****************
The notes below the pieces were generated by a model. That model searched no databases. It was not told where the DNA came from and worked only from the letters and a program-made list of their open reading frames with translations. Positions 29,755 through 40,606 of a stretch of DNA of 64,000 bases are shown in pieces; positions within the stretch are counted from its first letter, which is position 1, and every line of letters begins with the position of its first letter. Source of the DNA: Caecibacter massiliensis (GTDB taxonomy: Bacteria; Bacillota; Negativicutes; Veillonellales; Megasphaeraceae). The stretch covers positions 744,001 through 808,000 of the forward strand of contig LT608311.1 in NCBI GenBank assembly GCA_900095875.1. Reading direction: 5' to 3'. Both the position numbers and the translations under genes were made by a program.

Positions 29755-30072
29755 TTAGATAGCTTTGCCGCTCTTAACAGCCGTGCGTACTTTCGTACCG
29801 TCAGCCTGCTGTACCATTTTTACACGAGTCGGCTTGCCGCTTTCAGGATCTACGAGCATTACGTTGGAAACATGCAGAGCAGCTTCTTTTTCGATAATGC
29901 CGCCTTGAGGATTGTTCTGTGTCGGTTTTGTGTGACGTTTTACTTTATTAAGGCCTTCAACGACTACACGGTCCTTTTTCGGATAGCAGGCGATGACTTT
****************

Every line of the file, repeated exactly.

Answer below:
The notes below the pieces were generated by a model. That model searched no databases. It was not told where the DNA came from and worked only from the letters and a program-made list of their open reading frames with translations. Positions 29,755 through 40,606 of a stretch of DNA of 64,000 bases are shown in pieces; positions within the stretch are counted from its first letter, which is position 1, and every line of letters begins with the position of its first letter. Source of the DNA: Caecibacter massiliensis (GTDB taxonomy: Bacteria; Bacillota; Negativicutes; Veillonellales; Megasphaeraceae). The stretch covers positions 744,001 through 808,000 of the forward strand of contig LT608311.1 in NCBI GenBank assembly GCA_900095875.1. Reading direction: 5' to 3'. Both the position numbers and the translations under genes were made by a program.

Positions 29755-30072
29755 TTAGATAGCTTTGCCGCTCTTAACAGCCGTGCGTACTTTCGTACCG
29801 TCAGCCTGCTGTACCATTTTTACACGAGTCGGCTTGCCGCTTTCAGGATCTACGAGCATTACGTTGGAAACATGCAGAGCAGCTTCTTTTTCGATAATGC
29901 CGCCTTGAGGATTGTTCTGTGTCGGTTTTGTGTGACGTTTTACTTTATTAAGGCCTTCAACGACTACACGGTCCTTTTTCGGATAGCAGGCGATGACTTT